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Current global trends in the incidence of pediatric-onset inflammatory bowel disease.
World J Gastroenterol 2018; 24(25):2741-2763WJ

Abstract

AIM

To perform a comprehensive review and provide an up-to-date synopsis of the incidence and trends of inflammatory bowel disease (IBD).

METHODS

We systematically searched the MEDLINE (source PubMed), EMBASE and Cochrane Library databases in accordance with the Preferred Reporting Items for Systematic Reviews and Meta-Analyses guidelines (period: 1985-2018) to identify studies reporting population-based data on the incidence of pediatric-onset (< 19 years at diagnosis) IBD in full manuscripts. Two authors carried out screening and data extraction. Choropleth interactive maps and temporal trends were used to illustrate the international differences and incidences of and changes in IBD and subtypes.

RESULTS

In total, one hundred forty studies reporting data from 38 countries were considered in this review. The highest annual pediatric incidences of IBD were 23/100000 person-years in Europe, 15.2/100000 in North America, and 11.4/100000 in Asia/the Middle East and Oceania. The highest annual incidences of Crohn's disease (CD) were 13.9/100000 in North America and 12.3/100000 in Europe. The highest annual incidences of ulcerative colitis (UC) were 15.0/100000 in Europe and 10.6/100000 in North America. The highest annual incidences of IBD-unclassified (IBD-U) were 3.6/100000 in Europe and 2.1/100000 in North America. In the time-trend analyses, 67% of CD, 46% of UC and 11% of IBD-U studies reported an increasing incidence (P < 0.05). The risk of IBD is increasing among first-generation of migrant populations.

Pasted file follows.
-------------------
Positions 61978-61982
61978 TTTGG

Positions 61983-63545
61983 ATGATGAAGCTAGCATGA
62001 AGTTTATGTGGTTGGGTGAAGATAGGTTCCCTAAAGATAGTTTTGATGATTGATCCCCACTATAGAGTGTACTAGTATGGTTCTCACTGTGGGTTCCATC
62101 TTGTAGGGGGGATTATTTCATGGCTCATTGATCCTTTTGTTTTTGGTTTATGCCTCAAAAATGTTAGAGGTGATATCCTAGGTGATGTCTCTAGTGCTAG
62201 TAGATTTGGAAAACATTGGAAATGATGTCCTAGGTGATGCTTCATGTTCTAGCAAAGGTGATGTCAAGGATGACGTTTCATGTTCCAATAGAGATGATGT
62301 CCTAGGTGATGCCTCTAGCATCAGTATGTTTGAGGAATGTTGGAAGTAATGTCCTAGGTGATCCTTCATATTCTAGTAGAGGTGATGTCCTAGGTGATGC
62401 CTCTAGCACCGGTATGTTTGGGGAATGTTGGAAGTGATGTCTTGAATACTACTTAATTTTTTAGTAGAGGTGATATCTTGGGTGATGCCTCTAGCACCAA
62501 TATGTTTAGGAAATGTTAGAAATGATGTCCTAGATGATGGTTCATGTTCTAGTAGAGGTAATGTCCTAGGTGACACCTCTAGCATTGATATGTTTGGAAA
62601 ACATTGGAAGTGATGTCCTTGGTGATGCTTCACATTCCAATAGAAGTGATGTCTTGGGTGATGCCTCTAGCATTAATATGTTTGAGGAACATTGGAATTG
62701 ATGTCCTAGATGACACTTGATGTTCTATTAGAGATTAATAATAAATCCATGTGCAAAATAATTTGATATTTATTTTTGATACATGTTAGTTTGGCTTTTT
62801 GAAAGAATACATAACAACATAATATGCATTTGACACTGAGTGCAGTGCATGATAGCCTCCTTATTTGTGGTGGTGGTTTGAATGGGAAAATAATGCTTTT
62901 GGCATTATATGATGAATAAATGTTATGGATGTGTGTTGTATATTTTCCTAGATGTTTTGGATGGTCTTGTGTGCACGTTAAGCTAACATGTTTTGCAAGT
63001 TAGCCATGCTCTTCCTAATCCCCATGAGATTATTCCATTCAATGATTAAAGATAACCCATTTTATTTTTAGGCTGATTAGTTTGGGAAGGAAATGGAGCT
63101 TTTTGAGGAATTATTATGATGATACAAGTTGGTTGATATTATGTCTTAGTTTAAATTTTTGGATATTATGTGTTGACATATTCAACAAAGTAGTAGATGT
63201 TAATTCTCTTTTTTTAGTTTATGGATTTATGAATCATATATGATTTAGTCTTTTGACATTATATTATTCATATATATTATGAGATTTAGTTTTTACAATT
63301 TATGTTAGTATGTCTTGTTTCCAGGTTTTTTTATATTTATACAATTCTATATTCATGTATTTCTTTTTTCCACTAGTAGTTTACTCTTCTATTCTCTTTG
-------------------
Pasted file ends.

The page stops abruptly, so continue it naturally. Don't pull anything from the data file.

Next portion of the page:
CONCLUSION

Globally, the incidence of IBD varies greatly by geographical areas. The steadily increasing incidence of pediatric IBD over time indicates its emergence as a global disease, suggesting that studies should investigate the environmental risk factors among pediatric cohorts.

Authors+Show Affiliations